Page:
It’s exciting - you have received an offer for a new job. Congratulations! It’s all sorted - you’ve accepted, confirmed a start date for your new role and handed in your notice or resignation.
Curveball, your current boss has made you a counter offer. A salary increase, possible promotion and extra bonus. You didn’t expect this, and it’s made you realise that you’re a valuable asset and your current company really does not want you to leave.
Now, don’t get me wrong it is flattering knowing that you are a key employee and your work is appreciated. However, in most cases your resignation triggers an alarm about the cost of replacing you. Businesses always want the best return on investment and it is cheaper for them to pay you a little bit more and promote you into a better role, than bare the cost of replacing your role.
It can also buy them time, you are now viewed as a flight risk - even if you accept the counter offer you’ll probably find another job fairly soon, so they need to find a replacement for you. After all, a good boss, in a good company knows that there are plenty of other candidates sitting out there who would love the chance to work for their company. It’s just a matter of time until you become disposable.
You may think that accepting a counteroffer may be good for you, and in today’s competitive markets they are becoming increasingly common - but before you accept, consider our 10 reasons why you should actually decline your counter offer.
#1 Once the word gets out, the relationship that you now enjoy with your co-workers will never be the same, and your relationship with your manager can be significantly damaged. You will lose the personal satisfaction of peer group acceptance, and potentially the trust of your boss.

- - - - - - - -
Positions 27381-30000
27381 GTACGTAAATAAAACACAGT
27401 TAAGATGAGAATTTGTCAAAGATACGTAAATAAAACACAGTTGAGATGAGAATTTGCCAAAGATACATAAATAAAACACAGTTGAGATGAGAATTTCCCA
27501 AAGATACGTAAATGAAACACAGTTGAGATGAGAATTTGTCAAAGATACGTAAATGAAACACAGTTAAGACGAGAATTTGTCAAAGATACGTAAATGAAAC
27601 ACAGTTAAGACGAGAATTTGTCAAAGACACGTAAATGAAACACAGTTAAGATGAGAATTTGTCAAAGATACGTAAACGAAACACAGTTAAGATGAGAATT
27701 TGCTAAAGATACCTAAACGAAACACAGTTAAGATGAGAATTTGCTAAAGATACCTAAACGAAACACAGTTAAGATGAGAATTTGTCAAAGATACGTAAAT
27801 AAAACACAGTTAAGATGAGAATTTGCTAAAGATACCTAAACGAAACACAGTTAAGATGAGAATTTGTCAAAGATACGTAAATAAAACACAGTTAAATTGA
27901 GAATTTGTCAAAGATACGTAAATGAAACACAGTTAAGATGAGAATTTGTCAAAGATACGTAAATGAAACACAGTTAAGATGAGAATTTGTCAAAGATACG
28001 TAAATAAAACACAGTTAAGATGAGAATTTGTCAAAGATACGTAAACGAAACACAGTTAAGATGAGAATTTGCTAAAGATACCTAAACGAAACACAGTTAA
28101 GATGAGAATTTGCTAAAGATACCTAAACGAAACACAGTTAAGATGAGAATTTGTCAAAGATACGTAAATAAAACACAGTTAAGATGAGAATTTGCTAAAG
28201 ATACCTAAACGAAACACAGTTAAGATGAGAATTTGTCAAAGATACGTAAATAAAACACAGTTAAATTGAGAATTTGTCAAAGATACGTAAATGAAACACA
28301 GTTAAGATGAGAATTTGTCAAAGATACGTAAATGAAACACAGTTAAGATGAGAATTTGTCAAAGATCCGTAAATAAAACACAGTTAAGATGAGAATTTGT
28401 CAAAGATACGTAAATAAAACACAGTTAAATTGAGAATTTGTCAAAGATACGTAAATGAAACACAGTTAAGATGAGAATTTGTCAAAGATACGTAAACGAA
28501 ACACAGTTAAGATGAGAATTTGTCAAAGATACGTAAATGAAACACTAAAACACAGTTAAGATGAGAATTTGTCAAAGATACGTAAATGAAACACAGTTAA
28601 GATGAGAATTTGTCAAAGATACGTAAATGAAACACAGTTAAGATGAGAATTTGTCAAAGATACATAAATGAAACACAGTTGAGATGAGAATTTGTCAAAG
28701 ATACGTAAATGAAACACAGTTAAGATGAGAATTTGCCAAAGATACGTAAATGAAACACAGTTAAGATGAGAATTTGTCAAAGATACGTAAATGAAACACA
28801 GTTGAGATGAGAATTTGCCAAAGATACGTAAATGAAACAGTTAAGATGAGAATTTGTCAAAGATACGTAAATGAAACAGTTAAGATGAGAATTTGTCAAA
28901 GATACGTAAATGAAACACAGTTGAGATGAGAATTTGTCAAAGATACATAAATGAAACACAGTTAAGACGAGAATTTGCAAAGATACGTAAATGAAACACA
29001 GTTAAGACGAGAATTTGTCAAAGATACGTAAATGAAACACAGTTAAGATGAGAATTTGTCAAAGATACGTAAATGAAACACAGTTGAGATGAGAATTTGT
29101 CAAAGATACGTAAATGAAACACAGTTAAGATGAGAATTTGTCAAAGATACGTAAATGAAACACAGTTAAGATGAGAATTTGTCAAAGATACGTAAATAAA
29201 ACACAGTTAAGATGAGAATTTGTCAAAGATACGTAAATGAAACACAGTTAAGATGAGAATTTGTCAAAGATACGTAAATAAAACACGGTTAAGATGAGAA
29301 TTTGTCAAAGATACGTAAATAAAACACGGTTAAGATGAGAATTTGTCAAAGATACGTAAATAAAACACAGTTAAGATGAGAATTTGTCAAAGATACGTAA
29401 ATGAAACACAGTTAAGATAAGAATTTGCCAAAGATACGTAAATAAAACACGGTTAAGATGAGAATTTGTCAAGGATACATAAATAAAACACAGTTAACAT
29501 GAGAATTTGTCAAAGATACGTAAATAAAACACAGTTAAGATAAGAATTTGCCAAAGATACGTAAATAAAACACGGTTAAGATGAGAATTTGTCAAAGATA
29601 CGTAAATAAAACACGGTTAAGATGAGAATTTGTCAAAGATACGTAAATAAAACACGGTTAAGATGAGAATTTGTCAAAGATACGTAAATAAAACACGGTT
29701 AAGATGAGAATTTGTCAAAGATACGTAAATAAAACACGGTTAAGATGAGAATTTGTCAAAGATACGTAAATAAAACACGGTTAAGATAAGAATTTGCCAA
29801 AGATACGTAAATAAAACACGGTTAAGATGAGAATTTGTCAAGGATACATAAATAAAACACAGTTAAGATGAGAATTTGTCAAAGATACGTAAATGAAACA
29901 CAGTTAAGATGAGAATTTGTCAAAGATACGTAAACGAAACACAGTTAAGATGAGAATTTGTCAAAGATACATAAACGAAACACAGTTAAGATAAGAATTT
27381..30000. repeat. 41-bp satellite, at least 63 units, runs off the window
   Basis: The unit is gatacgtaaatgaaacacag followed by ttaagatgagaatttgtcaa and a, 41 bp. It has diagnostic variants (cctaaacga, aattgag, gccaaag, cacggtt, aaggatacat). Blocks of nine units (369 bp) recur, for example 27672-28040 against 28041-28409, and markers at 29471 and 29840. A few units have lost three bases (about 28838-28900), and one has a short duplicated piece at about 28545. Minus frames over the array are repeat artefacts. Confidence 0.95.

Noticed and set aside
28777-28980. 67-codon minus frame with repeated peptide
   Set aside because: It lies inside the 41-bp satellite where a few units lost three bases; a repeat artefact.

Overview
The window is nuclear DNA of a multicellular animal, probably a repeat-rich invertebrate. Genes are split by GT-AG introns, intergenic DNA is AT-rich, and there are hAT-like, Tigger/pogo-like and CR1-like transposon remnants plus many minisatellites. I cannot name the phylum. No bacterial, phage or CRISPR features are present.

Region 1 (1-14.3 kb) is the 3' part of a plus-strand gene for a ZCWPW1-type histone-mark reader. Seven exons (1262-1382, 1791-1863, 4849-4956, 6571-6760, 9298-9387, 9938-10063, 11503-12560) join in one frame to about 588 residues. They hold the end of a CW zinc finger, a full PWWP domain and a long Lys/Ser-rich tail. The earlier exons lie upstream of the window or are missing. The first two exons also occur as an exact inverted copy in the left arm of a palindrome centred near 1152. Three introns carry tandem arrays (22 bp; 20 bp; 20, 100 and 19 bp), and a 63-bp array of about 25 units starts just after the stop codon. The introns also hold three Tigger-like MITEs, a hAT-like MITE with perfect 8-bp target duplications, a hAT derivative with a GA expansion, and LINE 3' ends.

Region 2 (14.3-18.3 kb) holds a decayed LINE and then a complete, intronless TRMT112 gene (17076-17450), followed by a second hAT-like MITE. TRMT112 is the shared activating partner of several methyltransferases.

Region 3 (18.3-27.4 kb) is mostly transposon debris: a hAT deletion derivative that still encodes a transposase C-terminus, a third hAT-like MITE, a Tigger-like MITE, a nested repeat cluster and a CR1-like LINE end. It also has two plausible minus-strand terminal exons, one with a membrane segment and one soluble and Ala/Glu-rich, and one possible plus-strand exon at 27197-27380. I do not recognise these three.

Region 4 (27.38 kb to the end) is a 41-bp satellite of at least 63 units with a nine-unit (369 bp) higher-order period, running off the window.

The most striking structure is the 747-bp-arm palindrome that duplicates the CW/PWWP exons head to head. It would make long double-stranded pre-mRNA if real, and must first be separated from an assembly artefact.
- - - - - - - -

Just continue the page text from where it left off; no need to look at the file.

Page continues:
#2 Accepting a counteroffer is a bribe – an insult to your intelligence and a blow to your personal pride. You will always know that you were bought.
#3 Statistics compiled by the National Employment Association confirm the fact that over 80% of people who accept a counteroffer are no longer with their company 6 months later.
#4 Unless money was the reason for leaving your job, the same circumstances that made you consider a change in the first place will repeat themselves in the future - even if you accept a counteroffer.
#5 When times get tough, your employer will begin the cutbacks with you. Your position will be much less secure going forward.
#6 When promotion time comes around, your employer will remember who was loyal and who wasn’t. Which list do you think you will be on?
#7 You have now made your employer aware that you are unhappy. From this day on, your loyalty will always be in question.
#8 Your company will immediately start looking for a new person at a lower salary.
#9 Where is the money for the counteroffer coming from? Is it your next raise, early? If you were worth “X” yesterday, why are they suddenly willing to pay you “X + Y” today?
#10 What type of company do you work for if you have to threaten to resign before they give you what you are worth?!
So all in all - a counter offer is a short term solution for very little gain, and you could end up trying to find a new role in a more difficult situation. Have you recently left your role and received a counter offer? Share what you did & how you found that in the comments